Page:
9. Anakin Skywalker says:

    See you again in a month, where the 1000 lbs of plastic will magically replace itself. Ready to be picked up, placed into plastic trash bags then placed on top of our landfill that is bursting at the seams.

    These cleanup efforts make as much sense as bailing out a boat with a hole in it. In this case the hole is neighboring countries.

    Hard facts for the snowflakes: Even if we converted the entire Cayman Islands into a landfill, we couldn’t even hold 1% of the plastic in the Caribbean sea. This is why I’m so negative towards these efforts that include near zero recycling.

    “so you don’t clean your house?” – yes, but not an ironshore “beach” in East End that gets visited like 2 times a decade.

    • Anonymous says:

      Cleanups are as much about spreading awareness/education about the problem as they are about actually cleaning the areas. I’m sure the organizers are well aware that much of the trash comes from neighboring countries and will be back. It’s not supposed to be a solution, but even just keeping the conversation going about the topic is better than doing nothing.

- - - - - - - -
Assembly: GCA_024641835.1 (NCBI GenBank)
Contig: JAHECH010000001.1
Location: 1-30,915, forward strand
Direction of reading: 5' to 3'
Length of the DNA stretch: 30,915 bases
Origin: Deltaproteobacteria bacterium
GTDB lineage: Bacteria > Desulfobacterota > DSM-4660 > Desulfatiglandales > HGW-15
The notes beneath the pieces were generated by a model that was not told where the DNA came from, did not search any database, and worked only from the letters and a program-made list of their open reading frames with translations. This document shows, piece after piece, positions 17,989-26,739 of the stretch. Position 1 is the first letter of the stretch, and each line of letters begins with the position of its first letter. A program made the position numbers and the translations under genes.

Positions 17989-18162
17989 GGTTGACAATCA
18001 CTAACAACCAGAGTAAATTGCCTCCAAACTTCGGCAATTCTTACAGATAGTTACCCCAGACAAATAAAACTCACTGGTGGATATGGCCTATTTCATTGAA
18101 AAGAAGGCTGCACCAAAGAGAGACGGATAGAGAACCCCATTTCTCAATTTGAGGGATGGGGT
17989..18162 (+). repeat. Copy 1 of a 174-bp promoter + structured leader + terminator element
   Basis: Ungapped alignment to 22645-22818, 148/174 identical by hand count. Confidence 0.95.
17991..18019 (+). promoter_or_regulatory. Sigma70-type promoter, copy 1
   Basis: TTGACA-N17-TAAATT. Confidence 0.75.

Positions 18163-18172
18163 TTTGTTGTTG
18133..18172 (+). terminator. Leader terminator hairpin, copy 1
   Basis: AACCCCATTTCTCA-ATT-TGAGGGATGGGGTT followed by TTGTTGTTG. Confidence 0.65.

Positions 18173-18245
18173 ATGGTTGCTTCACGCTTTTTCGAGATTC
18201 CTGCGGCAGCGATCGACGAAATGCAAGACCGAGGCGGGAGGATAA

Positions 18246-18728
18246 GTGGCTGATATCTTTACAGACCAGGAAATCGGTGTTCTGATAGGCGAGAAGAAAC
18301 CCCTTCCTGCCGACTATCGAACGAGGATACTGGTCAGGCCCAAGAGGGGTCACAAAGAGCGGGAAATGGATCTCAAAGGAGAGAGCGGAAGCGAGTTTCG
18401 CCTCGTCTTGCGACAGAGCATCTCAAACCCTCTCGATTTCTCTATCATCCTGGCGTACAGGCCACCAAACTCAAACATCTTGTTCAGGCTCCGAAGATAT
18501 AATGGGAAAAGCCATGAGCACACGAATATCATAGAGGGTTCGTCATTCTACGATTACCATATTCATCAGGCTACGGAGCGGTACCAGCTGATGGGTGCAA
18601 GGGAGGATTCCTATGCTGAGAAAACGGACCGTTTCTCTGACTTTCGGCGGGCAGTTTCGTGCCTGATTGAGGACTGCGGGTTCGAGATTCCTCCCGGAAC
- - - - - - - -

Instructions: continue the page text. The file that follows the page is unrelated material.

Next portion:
• Anonymous says:

      Tolerating filth lying everywhere is unacceptable. I do not see how these efforts conflict with your recycling goals.

      • Anonymous says:

        Refer to the third paragraph – your answer was was clearly answered.

        We do not have the space, resources or ability to store or process even a small fraction of what washes up from somewhere else.

        China has stopped accepting recyclables, resulting in other countries getting back up even more. Even if we could ship it off, would you pay for it?

  10. Tracy Ebanks says: